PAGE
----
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Muir Estate is ideally located, just a few miles from either direction you will find lots to entertain you, your family and friends. 

These are just a handful of places to go and see. Visit Scotland has lots more information about all that the area has to offer. 

Doune Castle: Outlander's Leoch and Lallybroch, Monty Python and the Holy Grail Film Location

 

Just 7 miles from the estate this 14th century courtyard castle, with a striking 100ft high gatehouse has one of the best preserved great halls in Scotland. The formidable Doune Castle was built for the Regent Albany. The striking keep-gatehouse combines domestic quarters including the splendid Lord's Hall with its carved oak screen, musicians' gallery and double fireplace. This was used as a film location for the BBC production of Ivanhoe and Monty Python and the Holy Grail. Doune Castle was also used for the castle known as Winterfell in the pilot of the award winning TV series Game of Thrones as well as Castle Leoch in Outlander, home to Colum MacKenzie and his clan in the 18th century episodes. It also features in the 20th century episode where Claire and Frank visit the castle in ruins on a day trip. 30 miles from Doune past Linlithgow is Midhope Castle or Outlander fans will know this as Lallybroch, Jamie Frasers home.  This would make a fanstastic day trip but as with everything in a rural location, a car is essential.

 

Blair Drummond Safari and Adventure Park

 

6.9 miles away is one of Scotland's top attractions for an incredible family day out.   There are over 350 rare and exotic animals at Blair Drummond Safari Park.  You can drive your own car through the animal reserves and get up close to zebras, camels, rhinos, deer, antelopes and a pride of lions.  Keep an eye out for the troop of monkeys in the Safari Park's famous Macaque Drive-Thru.  Don’t forget to close your windows! Blair Drummond Safari Park has received a Certificate of Excellence from TripAdvisor.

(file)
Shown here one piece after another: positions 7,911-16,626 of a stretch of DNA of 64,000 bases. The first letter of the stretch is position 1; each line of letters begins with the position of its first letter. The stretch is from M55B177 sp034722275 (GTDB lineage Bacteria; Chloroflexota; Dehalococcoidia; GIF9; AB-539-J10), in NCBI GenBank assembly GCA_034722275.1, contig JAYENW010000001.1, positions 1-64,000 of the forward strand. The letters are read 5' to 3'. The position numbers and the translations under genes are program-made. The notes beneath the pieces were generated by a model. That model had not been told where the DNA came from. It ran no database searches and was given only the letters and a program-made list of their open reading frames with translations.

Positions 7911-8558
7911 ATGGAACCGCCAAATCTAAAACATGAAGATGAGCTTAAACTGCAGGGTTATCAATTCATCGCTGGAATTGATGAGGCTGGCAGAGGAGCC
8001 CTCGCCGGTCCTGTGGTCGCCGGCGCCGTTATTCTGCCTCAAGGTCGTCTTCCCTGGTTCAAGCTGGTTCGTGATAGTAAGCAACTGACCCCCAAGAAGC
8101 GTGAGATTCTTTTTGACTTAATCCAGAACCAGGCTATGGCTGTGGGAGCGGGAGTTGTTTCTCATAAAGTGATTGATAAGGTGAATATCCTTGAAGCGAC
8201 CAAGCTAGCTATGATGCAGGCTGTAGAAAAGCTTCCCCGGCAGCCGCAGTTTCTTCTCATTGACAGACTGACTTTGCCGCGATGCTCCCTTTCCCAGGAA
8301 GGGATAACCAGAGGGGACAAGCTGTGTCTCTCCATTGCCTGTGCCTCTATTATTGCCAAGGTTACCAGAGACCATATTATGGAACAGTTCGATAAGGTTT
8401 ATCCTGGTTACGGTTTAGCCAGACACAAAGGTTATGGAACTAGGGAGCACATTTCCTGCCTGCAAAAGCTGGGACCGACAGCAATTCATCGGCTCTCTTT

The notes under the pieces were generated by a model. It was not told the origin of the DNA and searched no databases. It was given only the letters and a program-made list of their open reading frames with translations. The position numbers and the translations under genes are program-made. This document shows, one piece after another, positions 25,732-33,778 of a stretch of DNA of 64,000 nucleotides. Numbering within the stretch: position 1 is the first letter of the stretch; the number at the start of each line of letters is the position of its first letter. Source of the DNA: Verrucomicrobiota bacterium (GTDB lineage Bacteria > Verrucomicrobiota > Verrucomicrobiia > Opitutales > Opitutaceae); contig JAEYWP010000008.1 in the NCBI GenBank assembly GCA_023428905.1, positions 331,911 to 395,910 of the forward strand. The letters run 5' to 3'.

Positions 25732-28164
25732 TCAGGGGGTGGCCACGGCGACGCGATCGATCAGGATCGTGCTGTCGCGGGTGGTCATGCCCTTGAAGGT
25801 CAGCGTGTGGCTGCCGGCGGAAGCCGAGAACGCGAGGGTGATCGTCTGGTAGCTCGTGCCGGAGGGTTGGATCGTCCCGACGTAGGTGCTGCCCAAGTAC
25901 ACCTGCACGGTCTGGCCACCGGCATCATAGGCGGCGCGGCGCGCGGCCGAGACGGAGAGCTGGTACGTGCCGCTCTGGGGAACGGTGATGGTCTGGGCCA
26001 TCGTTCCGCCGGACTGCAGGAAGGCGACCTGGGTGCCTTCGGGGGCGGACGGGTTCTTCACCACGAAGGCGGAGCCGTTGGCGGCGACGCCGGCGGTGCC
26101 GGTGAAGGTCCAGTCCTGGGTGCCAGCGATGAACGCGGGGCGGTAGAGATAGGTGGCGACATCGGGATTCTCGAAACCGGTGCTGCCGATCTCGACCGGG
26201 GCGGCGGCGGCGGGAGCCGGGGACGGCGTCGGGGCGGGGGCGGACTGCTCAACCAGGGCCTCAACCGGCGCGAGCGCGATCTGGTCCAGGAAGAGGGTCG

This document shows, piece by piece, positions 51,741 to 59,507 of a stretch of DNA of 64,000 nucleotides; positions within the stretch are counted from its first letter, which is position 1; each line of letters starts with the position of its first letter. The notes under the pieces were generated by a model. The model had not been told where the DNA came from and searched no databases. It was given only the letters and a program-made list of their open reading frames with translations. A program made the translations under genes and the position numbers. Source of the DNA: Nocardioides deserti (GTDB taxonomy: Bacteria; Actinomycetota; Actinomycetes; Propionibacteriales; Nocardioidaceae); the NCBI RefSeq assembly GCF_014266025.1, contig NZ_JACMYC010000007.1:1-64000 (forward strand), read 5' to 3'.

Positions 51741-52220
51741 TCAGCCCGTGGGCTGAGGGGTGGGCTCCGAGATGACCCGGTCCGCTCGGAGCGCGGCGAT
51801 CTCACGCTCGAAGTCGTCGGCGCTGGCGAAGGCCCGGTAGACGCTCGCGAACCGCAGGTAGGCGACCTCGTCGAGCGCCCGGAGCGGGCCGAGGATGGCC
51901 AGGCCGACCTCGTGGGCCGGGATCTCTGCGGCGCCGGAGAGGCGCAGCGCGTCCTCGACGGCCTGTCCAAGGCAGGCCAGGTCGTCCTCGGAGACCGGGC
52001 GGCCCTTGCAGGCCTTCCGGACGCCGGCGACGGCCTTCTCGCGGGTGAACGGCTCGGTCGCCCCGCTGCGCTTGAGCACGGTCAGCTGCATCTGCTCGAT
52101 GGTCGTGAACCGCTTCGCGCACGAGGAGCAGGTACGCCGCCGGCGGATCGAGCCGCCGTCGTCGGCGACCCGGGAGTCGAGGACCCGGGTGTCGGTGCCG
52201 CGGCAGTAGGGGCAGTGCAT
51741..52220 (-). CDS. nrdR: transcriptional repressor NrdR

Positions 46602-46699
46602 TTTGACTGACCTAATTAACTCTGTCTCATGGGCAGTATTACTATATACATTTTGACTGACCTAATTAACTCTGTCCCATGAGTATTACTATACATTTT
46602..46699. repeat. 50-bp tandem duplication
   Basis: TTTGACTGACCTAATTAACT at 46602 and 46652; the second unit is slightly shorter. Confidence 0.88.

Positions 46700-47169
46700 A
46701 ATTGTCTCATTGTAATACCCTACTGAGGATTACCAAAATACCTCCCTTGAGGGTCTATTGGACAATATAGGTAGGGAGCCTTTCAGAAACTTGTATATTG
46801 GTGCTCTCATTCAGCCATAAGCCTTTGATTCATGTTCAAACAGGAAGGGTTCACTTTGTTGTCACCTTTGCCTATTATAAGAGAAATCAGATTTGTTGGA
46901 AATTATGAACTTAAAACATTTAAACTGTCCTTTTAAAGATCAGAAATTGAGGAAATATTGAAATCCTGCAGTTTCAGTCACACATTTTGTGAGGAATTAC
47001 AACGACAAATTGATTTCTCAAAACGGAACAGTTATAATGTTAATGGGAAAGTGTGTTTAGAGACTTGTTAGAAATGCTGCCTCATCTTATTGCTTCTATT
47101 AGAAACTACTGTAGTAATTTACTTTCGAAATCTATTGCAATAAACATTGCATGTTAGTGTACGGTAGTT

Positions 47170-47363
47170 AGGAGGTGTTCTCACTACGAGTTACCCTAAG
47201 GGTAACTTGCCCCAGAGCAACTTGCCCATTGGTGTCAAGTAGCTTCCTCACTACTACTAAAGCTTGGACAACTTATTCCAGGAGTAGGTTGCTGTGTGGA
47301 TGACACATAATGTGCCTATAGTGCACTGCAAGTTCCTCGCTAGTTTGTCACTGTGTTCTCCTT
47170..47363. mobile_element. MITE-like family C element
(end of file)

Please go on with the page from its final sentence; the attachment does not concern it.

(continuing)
Callander - Gateway to the Highlands

 

4.5 miles away Callander is a bustling tourist town situated on the River Teith, and is often described as the gateway to the Highlands. Driving from the estate to Callander is breathtaking with Ben Ledi in the foreground. This pretty little town lies immediately south of the Highland Boundary Fault which is historically a meeting point between the Highlands and the Lowlands.  It is set dramatically beneath high, wooded crags, the colourful town is crammed with teashops and souvenir shops. Callander gained fame as the location for the original Doctor Findlay's Casebook television series.

 

There are a number of popular walks in the area for visitors to explore. The beautiful Bracklinn Falls and the River Keltie have mesmerised people for generations, to the west footpaths and cycle tracks follow the old Callander to Oban railway, and from the summit of Callander Crags there are spectacular sweeping views over the town of Callander and beyond to Stirling and the Forth Estuary.

 

 

Loch Lomond and The Trossachs National Park

A fabulous attraction where you will find sparkling lochs, crumpled hills, sleepy forests and welcoming villages east of Loch Lomond and west of Stirling. You might hear it called 'The Highlands in miniature' and that's a good description. Sir Walter Scott later visited the area's wild little glens and was so enthralled that he wrote his epic poem The Lady of the Lake (1810) about a girl who lived here. This work was a phenomenon and became the first international bestseller. The Trossachs became a haven for those seeking romantic beauty with Wordsworth, Coleridge and many famous artists also visiting the area. 

 

The Steamship ‘Sir Walter Scott’ is a world famous vessel that has captivated visitors across Loch Katrine, within the National Park, for almost a century, bringing adventure, relaxation and history all in one unforgettable experience.

 

The park is also home to 21 Munros, 19 Corbetts and 22 large lochs. At the heart of the park is Loch Lomond itself. You won't find a bigger loch or lake in the whole of Britain and you'll have a hard time finding a more beautiful one too. Ben Ledi is the backdrop to the Lodge and the Bothy, quite stunning particularly when the snow has fallen.

 

You can take a cruise on the waters and admire the mighty bulk of Ben Lomond, Scotland's most southerly Munro, as well as the jagged shoulders of the Arrochar Alps. You could maybe even visit one of the loch's 30 islands.